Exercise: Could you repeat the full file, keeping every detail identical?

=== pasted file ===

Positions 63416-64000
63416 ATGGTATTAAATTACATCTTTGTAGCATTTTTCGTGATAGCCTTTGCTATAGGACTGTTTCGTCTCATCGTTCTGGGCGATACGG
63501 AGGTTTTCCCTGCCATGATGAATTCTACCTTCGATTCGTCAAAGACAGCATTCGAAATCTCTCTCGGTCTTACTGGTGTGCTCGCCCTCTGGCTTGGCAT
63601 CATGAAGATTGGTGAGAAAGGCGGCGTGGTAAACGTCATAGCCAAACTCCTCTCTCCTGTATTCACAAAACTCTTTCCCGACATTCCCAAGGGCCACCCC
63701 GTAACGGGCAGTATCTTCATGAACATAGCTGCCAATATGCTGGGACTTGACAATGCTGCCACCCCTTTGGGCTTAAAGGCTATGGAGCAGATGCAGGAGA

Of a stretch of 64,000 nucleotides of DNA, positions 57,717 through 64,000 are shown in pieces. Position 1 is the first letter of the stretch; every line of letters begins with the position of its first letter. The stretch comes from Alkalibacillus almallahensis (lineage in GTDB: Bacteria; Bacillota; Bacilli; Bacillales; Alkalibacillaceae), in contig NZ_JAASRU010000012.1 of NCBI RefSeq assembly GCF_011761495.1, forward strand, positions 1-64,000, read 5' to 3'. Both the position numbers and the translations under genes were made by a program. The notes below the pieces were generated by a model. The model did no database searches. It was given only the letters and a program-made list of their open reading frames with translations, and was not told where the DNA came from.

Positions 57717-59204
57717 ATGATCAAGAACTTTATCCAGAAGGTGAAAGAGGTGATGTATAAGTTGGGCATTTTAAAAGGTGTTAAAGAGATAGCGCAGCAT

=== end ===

Positions 63416-64000
63416 ATGGTATTAAATTACATCTTTGTAGCATTTTTCGTGATAGCCTTTGCTATAGGACTGTTTCGTCTCATCGTTCTGGGCGATACGG
63501 AGGTTTTCCCTGCCATGATGAATTCTACCTTCGATTCGTCAAAGACAGCATTCGAAATCTCTCTCGGTCTTACTGGTGTGCTCGCCCTCTGGCTTGGCAT
63601 CATGAAGATTGGTGAGAAAGGCGGCGTGGTAAACGTCATAGCCAAACTCCTCTCTCCTGTATTCACAAAACTCTTTCCCGACATTCCCAAGGGCCACCCC
63701 GTAACGGGCAGTATCTTCATGAACATAGCTGCCAATATGCTGGGACTTGACAATGCTGCCACCCCTTTGGGCTTAAAGGCTATGGAGCAGATGCAGGAGA

Of a stretch of 64,000 nucleotides of DNA, positions 57,717 through 64,000 are shown in pieces. Position 1 is the first letter of the stretch; every line of letters begins with the position of its first letter. The stretch comes from Alkalibacillus almallahensis (lineage in GTDB: Bacteria; Bacillota; Bacilli; Bacillales; Alkalibacillaceae), in contig NZ_JAASRU010000012.1 of NCBI RefSeq assembly GCF_011761495.1, forward strand, positions 1-64,000, read 5' to 3'. Both the position numbers and the translations under genes were made by a program. The notes below the pieces were generated by a model. The model did no database searches. It was given only the letters and a program-made list of their open reading frames with translations, and was not told where the DNA came from.

Positions 57717-59204
57717 ATGATCAAGAACTTTATCCAGAAGGTGAAAGAGGTGATGTATAAGTTGGGCATTTTAAAAGGTGTTAAAGAGATAGCGCAGCAT